Software developers can benefit a lot from automatic code generation tools. They take tedious, repetitive processes out of the workflow, and help eliminate potential mistakes caused by sloppy development (or in the case of iOS, poor spelling in stringly-typed code).
To help simplify automatic code generation, I decided to make my own Xcode plugin. My initial goal was to automatically run Cat2Cat (an Asset Catalog to UIImage/NSImage Category utility that Vokal open-sourced) whenever anything in an asset catalog folder changed. That way, I wouldn’t have to rely on running the script to kick off the utility myself to ensure that the generated code was always correct.
However, as I continued to think about it, that goal seemed a bit limited. We already use several command line utilities on a regular basis to auto-generate boilerplate code. A couple public ones I've used are Wolf Rentzsch's MOGenerator and the identifierconstants utility within Square's objc-codegenutils.
I realized that each of these code-generation utilities could be tied to either a specific file or folder:
- MOGenerator should run anytime anything in the .xcdatamodeld is changed.
- Cat2Cat should run anytime anything in an asset catalog is changed.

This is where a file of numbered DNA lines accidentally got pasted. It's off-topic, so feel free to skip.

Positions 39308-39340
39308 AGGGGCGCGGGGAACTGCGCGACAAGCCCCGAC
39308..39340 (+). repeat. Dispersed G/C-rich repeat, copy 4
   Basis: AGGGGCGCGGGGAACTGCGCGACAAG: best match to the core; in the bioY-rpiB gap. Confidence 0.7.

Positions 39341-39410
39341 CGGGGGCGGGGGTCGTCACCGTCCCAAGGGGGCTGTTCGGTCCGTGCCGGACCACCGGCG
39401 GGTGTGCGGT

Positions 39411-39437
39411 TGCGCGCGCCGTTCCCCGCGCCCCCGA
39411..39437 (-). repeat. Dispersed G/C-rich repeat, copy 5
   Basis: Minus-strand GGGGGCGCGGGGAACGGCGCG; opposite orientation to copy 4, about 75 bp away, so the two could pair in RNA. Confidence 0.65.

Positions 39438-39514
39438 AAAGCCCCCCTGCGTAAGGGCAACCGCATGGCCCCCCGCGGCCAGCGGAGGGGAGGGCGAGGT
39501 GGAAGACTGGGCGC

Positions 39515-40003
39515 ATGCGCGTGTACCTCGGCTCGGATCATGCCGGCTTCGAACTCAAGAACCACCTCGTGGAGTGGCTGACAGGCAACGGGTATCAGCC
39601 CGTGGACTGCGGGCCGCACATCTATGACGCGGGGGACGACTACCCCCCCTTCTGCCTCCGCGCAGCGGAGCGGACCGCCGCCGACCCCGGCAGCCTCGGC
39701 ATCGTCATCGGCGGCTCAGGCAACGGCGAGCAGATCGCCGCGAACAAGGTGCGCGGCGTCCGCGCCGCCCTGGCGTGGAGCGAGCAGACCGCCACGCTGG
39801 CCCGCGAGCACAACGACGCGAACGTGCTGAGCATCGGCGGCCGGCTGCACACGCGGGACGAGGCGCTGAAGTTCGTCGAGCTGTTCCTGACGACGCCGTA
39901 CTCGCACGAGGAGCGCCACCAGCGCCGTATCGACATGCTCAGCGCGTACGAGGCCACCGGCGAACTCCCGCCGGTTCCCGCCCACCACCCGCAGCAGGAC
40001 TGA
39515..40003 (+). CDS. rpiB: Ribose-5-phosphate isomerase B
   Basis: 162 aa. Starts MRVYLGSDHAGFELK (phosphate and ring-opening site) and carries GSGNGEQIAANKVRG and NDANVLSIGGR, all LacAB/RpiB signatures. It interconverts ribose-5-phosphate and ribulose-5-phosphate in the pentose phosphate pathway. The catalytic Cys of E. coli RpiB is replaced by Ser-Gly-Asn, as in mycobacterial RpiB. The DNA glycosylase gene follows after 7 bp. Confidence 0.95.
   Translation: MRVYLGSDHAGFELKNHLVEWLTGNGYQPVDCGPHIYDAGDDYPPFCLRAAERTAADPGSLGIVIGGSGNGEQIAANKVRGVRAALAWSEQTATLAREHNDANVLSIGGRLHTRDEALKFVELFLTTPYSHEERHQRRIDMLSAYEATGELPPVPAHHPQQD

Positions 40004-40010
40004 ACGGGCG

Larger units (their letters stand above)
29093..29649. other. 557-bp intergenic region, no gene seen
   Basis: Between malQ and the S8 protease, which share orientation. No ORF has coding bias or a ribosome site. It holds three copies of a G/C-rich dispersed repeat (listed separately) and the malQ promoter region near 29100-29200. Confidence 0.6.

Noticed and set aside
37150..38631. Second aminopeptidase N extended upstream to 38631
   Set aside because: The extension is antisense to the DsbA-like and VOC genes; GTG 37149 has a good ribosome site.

- identifierconstants should run when any storyboard is changed.
With these in mind, I expanded my goal to make the plugin be able to watch various files and folders, then run a given script any time changes in that file or a folder are made. The result of this was XcodeAutoBasher.
At Vokal, we have quarterly Hack Days when we get the opportunity to work on whatever we want, so long as it is in some way beneficial to the company. For our first Hack Days last year, I decided to take on building the plugin as a way to speed up our code generation workflow.
Apple's documentation for creating Xcode plugins is a bit thin on the ground, unfortunately. So I did what I always do when Apple's documentation isn't great: I Googled it. Starting from NSHipster's article on Xcode plugins, I found an excellent template for creating Xcode plugins, which allowed me to get started early and focus learning around Mac OS X process and UI handling instead of how to actually create a working plugin.
First, I learned that dealing with the folder-watching API (which uses kernel queues) in OS X is pretty painful. After a few aborted attempts to get it working based on Apple's sample code, I was able to track down the highly useful VDKQueue class, which wrapped this functionality very nicely in Objective-C.
Next, I learned a bit about Mac UI development - I'd only built a very, very simple example app for Cat2Cat for the Mac, so this was my first run at NSTableView and its delegate, which is a bit different from its UIKit equivalent. In the end, my experience working with AutoLayout on iOS proved highly beneficial, as it allowed me to think resizably from the start. I didn’t initially take advantage of Cocoa bindings, but not starting from that position allowed me to actually get a working initial version together within our Hack Days’ time frame.